I can identify with Zac and Rac! I can’t tell you how many times I have walked blindly into unchartered territory, fearful and uncertain – seeking security and rest. In case you’re unfamiliar with Zacchaeus’ story or you just need a refresher – once in the tree Jesus called up to him from the crowd. He looked him in the eye and told him to come down because he was going to his house. Zac shimmied down the tree, eager to host this Master that so many had talked about. This man had piqued his curiosity so much that he climbed a tree just to get a gander at him. The crowd murmured about Jesus spending the day with the likes of a sinner. Zacchaeus, so taken by the Lord’s affection repented that day and promised to repay, in excess, to those he had cheated. His heart had been softened to right all his wrongs. Jesus said to him “Today, salvation has come to this house.” Now that is security at its finest. Salvation – eternal security!


Friend, I don’t know why the Lord gave me this word this morning. Perhaps, because like the short man and the forest friend, I need to climb into the unknown with faith – so I can see the hope of the future.


Do you need to find security? Are there unknowns where you need to step out into faith and trust God for the paradise that waits on the other side? I don’t recommend the tree method but there is something you can “leaf” through to find what you’re looking for. Dive head long into His word and see what promise awaits you. You won’t be disappointed. Verse 10 of Luke 19 says “For the Son of Man, came to seek and to save the lost.” Be lost no more – find your security in the promises of the one who rescues you EVERY TIME!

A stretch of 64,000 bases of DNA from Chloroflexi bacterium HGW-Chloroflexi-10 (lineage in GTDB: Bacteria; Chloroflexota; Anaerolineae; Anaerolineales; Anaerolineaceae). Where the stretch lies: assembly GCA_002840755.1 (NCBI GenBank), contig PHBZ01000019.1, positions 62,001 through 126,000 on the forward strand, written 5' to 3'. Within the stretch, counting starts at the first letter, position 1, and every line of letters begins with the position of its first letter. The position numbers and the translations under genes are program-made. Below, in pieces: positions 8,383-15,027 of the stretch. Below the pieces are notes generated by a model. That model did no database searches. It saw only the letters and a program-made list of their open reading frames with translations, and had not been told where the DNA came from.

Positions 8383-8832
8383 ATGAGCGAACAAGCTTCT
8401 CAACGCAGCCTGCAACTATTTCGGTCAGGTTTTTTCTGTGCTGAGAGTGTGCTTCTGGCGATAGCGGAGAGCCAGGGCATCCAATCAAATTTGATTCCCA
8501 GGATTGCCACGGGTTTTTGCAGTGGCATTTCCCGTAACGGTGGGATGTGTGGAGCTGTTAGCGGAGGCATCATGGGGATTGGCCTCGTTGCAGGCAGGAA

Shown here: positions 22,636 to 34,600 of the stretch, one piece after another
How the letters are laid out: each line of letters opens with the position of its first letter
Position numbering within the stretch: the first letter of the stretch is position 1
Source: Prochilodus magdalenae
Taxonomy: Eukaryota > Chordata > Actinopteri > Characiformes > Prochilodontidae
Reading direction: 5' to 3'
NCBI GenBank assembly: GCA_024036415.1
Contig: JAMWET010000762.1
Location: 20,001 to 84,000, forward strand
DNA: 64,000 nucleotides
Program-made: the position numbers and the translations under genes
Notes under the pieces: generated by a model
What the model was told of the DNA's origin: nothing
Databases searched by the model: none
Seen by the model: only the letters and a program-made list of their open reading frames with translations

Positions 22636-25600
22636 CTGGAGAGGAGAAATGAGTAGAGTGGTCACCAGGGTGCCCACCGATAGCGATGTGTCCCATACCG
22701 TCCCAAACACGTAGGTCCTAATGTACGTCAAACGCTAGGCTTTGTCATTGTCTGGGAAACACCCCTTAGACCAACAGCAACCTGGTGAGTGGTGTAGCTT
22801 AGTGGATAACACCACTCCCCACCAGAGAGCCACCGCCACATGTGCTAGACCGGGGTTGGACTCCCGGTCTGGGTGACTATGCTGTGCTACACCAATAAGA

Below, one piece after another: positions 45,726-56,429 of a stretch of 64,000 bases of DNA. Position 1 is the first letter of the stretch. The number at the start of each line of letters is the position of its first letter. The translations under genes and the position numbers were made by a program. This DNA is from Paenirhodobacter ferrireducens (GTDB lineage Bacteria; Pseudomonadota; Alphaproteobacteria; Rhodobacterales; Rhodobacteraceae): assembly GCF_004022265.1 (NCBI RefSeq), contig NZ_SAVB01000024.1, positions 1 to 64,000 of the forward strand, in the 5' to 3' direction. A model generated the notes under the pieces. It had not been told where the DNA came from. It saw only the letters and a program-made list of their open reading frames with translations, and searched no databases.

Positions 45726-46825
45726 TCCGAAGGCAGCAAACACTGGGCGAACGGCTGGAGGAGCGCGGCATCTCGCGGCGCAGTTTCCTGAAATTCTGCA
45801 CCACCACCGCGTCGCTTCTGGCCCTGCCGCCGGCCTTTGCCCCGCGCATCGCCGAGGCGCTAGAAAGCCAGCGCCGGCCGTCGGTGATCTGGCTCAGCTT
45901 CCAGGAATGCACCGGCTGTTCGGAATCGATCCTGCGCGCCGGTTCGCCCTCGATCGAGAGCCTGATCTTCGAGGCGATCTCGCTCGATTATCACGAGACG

Saturday, March 28, 2020

A Month of Sundays - What if?




When I was a kid growing up in the south, I recall going to the grocery store with my dad and bumping into an old friend of his. My dad caught glimpse of him first, there in the Kroger aisle, and called out his name. When his friend turned around and saw my dad, his whole face lit up with joy. He extended his hand and said, “Well my goodness, if it ain’t my ol’ buddy Bill - why I haven’t seen you in a month of Sundays!”


Now, his friend was using an expression that means a seemingly endless length of time, but for this young girl who was most content in the confines of her own home, surrounded by those she loved the most, a “month of Sundays” sounded like bliss. Afterall, Sunday was, and still is my favorite day. Growing up in the 70’s, Sundays were sacred in my home. We awoke to the sounds of the Happy Goodman Family album blaring from the record player inside our big console stereo system and the smell of bacon frying. We cut and pasted pictures of Jesus in Sunday school, sang old hymns with only the accompaniment of the piano, heard a challenging message and hugged everybody’s neck.